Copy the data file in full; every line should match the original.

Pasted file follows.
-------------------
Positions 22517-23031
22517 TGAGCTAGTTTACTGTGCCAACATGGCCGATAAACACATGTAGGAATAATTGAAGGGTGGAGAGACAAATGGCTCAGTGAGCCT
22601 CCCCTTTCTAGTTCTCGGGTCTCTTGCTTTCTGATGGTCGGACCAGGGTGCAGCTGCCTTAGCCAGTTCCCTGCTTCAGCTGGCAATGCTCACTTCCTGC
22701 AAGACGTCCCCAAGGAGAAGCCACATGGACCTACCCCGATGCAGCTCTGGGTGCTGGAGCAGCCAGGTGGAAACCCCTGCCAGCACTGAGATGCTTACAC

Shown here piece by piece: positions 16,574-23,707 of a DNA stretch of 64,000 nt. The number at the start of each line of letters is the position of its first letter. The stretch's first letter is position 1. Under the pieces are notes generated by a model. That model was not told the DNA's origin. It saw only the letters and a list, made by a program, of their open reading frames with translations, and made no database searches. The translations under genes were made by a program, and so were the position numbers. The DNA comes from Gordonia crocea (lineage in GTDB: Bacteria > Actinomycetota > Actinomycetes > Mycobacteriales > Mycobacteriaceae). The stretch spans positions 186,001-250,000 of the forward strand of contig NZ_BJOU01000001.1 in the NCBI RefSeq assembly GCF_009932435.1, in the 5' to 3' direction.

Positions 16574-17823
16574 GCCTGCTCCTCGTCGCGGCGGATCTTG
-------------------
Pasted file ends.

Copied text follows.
Positions 22517-23031
22517 TGAGCTAGTTTACTGTGCCAACATGGCCGATAAACACATGTAGGAATAATTGAAGGGTGGAGAGACAAATGGCTCAGTGAGCCT
22601 CCCCTTTCTAGTTCTCGGGTCTCTTGCTTTCTGATGGTCGGACCAGGGTGCAGCTGCCTTAGCCAGTTCCCTGCTTCAGCTGGCAATGCTCACTTCCTGC
22701 AAGACGTCCCCAAGGAGAAGCCACATGGACCTACCCCGATGCAGCTCTGGGTGCTGGAGCAGCCAGGTGGAAACCCCTGCCAGCACTGAGATGCTTACAC

Shown here piece by piece: positions 16,574-23,707 of a DNA stretch of 64,000 nt. The number at the start of each line of letters is the position of its first letter. The stretch's first letter is position 1. Under the pieces are notes generated by a model. That model was not told the DNA's origin. It saw only the letters and a list, made by a program, of their open reading frames with translations, and made no database searches. The translations under genes were made by a program, and so were the position numbers. The DNA comes from Gordonia crocea (lineage in GTDB: Bacteria > Actinomycetota > Actinomycetes > Mycobacteriales > Mycobacteriaceae). The stretch spans positions 186,001-250,000 of the forward strand of contig NZ_BJOU01000001.1 in the NCBI RefSeq assembly GCF_009932435.1, in the 5' to 3' direction.

Positions 16574-17823
16574 GCCTGCTCCTCGTCGCGGCGGATCTTG